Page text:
“The pain of betrayal is relative. . . . it depends on the degree of the betrayal. After thinking about it for years, I came up with a little formula that helps me understand the pain caused by betrayal. I think of it this way: The pain of betrayal equals the level of trust times the amount of investment.”- Phil Waldrep (emphasis author’s)
As Phil Waldrep continues Chapter 5 of Beyond Betrayal, he stresses the need to process your emotions concerning the hurt of your betrayal. Most significantly, in the first step you acknowledge that you have those emotions. Because it’s not possible to deny emotional pain away. In fact, the author states, a growling number of experts recognize that our bodies remember trauma that we’ve faced. Even when we don’t.
Therefore, something happens when we fail to deal with the emotions connected to our trauma. The pain often manifests itself in different ways. Usually as some other physical pain or injury. As a result, you wonder why the pain fails to go away. Or why the pain appears to reverberate to every other relationship you have.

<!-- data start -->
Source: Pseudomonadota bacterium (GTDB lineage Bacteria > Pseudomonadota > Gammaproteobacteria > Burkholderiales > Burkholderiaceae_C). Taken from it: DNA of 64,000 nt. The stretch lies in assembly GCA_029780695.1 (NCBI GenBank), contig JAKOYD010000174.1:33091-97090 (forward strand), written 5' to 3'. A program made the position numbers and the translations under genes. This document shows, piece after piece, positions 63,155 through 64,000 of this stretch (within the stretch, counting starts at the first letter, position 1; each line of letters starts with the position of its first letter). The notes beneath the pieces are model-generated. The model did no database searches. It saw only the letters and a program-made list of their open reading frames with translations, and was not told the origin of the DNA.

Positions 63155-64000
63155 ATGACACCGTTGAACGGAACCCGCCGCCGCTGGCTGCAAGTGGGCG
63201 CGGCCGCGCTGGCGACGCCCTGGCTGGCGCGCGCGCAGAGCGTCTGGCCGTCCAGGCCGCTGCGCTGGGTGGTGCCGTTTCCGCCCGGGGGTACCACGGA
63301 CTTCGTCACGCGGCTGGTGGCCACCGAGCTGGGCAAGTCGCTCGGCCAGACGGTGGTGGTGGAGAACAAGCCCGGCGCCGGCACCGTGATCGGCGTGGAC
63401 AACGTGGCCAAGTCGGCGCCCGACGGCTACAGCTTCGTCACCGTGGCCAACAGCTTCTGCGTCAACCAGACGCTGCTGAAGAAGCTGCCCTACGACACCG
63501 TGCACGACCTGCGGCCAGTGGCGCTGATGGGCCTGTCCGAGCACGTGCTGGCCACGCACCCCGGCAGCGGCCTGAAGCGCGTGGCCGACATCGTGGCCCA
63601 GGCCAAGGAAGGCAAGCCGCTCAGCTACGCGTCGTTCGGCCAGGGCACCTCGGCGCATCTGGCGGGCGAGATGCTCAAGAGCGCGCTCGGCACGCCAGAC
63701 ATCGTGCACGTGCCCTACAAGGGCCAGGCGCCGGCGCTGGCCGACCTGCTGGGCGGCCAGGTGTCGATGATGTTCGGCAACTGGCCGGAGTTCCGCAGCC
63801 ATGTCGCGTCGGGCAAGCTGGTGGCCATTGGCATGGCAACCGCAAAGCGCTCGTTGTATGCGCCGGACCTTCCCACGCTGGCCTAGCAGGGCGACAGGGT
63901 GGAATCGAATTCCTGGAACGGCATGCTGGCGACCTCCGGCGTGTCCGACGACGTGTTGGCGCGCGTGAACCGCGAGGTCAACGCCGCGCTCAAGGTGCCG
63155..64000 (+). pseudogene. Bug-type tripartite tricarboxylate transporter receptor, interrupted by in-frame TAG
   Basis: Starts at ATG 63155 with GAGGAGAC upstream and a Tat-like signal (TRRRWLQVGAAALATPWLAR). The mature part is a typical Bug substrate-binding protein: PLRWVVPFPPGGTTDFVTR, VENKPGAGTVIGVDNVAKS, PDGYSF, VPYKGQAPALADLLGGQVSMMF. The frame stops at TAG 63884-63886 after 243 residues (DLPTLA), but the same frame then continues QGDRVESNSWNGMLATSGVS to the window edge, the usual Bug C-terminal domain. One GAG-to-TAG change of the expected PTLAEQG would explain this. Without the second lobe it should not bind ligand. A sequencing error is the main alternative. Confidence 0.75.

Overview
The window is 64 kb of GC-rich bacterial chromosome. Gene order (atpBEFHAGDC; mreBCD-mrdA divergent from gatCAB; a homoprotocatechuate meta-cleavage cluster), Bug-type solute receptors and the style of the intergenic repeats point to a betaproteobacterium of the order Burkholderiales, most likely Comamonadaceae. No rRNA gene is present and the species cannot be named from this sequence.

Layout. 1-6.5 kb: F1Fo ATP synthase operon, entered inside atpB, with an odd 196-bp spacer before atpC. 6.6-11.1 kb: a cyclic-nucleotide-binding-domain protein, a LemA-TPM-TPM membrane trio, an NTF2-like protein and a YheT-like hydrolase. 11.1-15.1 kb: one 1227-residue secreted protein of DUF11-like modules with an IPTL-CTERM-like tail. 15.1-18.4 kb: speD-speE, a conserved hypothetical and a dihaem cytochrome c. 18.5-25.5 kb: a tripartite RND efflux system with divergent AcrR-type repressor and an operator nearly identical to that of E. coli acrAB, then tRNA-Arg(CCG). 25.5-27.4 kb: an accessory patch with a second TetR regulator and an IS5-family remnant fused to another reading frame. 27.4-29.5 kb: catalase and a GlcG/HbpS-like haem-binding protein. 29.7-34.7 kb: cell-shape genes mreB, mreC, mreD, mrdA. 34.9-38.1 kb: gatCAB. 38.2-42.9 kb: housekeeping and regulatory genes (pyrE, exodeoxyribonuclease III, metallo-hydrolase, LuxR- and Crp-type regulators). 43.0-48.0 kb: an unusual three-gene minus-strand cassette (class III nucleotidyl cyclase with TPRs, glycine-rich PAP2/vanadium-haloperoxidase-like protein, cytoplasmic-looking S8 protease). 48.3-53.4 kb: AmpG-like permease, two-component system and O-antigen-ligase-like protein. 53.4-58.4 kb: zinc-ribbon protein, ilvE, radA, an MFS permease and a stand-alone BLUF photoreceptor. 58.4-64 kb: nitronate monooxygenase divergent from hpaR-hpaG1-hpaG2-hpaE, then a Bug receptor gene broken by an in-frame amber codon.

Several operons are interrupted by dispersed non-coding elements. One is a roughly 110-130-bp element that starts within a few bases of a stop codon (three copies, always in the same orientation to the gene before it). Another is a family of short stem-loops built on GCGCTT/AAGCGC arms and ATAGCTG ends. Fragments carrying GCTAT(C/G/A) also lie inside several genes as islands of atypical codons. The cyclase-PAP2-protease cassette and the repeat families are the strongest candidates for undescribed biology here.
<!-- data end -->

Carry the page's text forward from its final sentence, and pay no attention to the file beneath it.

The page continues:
Pain, Phil underscores, damages the way we see the world as well as the people in it. Furthermore, it may suck hope out of the air we breathe. Thus, we need to confront the pain in order for things to go away. Hence, the author comments on the death of trust:
” . . . in the same way we would grieve the loss of a spouse, a loved one, or a friend, we need to grieve the loss of trust from a betrayal. Just as a person can come to love again and remarry, we can recover from the betrayal to love and trust again. To do that thought, we have to admit that there has been a loss. We have to admit that we have been hurt and our emotions from that hurt are getting the better of us.”
Today’s question: Do you agree with Phil’s assertion that the pain of betrayal is relative? Please share.
Tomorrow’s blog: “Emotionally hurt – counterproductive protection”